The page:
Sunday, November 15, 2009

Kudos to Writers Who Want to Learn

Yesterday, I was one of six presenters at a one-day workshop organized by the Surrey Writers School. The event was called Writers’ Express and for forty-five minutes each presenter discussed their topic. Mine was Traditional Versus Self-Publishing: 25 Tips to Help You Decide.

As is common at workshops, some writers had been writing for a long time, others were published or just venturing into publishing while other attendees were new writers. The thing that drew everyone to the workshop, though, was the desire to learn. In my opinion, being willing to learn is a crucial element to successful writing and publishing.

It often seems like everybody wants to write a book. Maybe everyone really does have a story in them, but there are lots of different ways to tell it, and a number of different roads to publication. There are also people who refuse to take constructive criticism from anyone about their work in progress, or advice about how best to publish it. Many of them are doomed to flounder.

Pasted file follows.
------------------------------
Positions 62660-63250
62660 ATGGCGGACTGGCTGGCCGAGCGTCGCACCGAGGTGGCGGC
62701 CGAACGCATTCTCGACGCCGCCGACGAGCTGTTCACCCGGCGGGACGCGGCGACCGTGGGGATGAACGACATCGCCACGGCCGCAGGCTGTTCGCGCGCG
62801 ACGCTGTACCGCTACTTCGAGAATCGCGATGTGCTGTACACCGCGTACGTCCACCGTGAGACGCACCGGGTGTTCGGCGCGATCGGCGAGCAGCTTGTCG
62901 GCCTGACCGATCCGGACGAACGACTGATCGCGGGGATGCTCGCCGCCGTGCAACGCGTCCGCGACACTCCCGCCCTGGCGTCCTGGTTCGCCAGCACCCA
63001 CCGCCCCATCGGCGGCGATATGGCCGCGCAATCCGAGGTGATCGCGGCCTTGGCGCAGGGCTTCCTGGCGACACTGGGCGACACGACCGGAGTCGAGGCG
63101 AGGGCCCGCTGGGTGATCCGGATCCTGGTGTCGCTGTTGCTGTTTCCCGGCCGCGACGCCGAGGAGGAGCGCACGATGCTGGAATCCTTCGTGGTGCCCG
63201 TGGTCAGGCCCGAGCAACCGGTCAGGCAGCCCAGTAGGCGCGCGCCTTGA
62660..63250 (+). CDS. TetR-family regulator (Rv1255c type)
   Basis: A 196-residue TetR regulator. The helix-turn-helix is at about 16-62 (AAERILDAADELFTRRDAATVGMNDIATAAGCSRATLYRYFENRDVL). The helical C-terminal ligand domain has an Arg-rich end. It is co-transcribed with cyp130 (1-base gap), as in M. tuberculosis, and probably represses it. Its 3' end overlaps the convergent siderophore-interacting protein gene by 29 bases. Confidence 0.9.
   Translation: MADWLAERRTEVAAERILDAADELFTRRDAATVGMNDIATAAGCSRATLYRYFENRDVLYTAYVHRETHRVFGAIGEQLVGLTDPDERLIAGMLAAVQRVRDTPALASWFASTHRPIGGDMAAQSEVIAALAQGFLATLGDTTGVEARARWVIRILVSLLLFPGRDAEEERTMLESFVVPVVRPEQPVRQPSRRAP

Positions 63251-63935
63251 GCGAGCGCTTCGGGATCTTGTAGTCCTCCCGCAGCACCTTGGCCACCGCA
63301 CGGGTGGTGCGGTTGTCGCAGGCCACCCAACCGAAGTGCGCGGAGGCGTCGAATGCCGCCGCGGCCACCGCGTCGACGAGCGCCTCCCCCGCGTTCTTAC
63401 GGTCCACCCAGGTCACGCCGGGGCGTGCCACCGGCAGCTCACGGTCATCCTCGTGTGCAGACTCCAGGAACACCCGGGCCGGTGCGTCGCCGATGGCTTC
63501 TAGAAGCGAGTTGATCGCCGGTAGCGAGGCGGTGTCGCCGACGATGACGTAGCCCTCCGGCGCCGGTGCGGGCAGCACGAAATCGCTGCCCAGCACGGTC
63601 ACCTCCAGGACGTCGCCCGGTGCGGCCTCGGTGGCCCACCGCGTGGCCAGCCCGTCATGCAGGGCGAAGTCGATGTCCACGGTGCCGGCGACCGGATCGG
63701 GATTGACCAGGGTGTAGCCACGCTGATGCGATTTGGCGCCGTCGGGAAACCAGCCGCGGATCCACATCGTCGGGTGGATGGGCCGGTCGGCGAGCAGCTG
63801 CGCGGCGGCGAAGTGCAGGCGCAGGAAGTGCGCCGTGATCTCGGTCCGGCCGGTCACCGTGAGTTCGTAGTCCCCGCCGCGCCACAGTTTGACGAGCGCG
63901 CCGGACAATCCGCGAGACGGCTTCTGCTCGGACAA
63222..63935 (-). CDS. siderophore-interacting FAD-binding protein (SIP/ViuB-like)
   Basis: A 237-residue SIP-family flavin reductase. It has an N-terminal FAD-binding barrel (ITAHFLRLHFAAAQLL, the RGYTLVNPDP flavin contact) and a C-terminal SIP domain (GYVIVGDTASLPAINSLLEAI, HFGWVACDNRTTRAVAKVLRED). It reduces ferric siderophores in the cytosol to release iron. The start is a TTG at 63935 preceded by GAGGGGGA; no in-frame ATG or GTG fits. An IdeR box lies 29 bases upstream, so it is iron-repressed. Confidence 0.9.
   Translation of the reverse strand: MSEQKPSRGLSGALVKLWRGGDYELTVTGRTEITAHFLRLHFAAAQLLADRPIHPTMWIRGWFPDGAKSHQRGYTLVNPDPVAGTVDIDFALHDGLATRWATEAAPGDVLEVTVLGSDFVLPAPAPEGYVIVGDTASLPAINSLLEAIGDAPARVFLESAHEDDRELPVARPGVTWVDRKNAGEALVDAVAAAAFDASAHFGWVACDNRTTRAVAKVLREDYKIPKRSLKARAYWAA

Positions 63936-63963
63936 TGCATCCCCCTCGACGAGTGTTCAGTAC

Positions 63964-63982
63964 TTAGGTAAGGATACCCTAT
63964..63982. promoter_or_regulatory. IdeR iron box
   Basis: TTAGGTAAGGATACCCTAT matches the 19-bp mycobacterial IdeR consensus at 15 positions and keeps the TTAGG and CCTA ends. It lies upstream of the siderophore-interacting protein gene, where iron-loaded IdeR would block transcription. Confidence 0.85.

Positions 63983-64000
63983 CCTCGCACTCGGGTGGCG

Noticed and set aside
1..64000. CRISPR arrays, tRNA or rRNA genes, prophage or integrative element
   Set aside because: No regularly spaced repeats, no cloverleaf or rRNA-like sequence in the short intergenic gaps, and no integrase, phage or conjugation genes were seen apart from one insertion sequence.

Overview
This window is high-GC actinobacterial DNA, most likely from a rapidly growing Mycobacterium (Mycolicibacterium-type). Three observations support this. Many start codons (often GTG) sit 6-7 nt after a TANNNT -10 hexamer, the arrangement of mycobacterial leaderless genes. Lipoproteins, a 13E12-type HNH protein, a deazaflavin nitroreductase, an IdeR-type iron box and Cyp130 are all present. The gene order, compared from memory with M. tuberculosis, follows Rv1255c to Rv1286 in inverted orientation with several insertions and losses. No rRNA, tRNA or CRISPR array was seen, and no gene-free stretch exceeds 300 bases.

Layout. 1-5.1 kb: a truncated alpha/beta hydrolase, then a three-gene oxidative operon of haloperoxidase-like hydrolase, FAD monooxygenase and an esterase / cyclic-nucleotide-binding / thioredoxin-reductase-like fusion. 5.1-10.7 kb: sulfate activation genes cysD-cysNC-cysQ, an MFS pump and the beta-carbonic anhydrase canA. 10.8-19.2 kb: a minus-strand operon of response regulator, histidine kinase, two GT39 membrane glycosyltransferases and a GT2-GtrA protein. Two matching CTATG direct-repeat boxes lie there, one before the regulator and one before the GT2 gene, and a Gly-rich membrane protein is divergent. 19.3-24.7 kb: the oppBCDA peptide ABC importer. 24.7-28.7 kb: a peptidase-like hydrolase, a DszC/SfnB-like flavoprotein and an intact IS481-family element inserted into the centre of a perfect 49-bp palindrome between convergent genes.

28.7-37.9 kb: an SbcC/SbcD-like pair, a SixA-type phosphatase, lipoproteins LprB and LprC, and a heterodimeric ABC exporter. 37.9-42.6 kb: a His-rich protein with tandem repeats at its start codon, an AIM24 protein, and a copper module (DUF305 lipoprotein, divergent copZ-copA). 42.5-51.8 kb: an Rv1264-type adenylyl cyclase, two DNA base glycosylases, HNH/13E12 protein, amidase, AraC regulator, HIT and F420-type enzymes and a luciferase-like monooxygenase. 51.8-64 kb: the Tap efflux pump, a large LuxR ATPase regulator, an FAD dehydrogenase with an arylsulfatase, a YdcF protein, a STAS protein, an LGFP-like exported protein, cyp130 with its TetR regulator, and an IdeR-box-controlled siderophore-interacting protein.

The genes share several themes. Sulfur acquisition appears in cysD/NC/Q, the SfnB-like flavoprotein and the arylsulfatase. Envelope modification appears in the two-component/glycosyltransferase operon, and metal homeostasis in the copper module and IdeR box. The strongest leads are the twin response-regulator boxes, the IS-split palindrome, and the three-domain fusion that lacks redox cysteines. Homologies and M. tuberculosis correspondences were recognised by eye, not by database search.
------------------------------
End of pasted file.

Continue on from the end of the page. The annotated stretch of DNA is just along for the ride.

With over one million books being published worldwide every year, we all need to produce the best work we possibly can. And we need to keep working, learning and growing to be able to move our writing lives forward in whatever direction it takes us. So, kudos to those who spend their hard-earned money on workshops, conferences, editors, books, including how-to guides, and any other tool necessary to rise above and stand out. As long as we’re learning, we’re on the right track.

To read excerpts of Fatal Encryption and Taxed to Death, visit

Fatal Encryption is available through at and Taxed to Death can be found at

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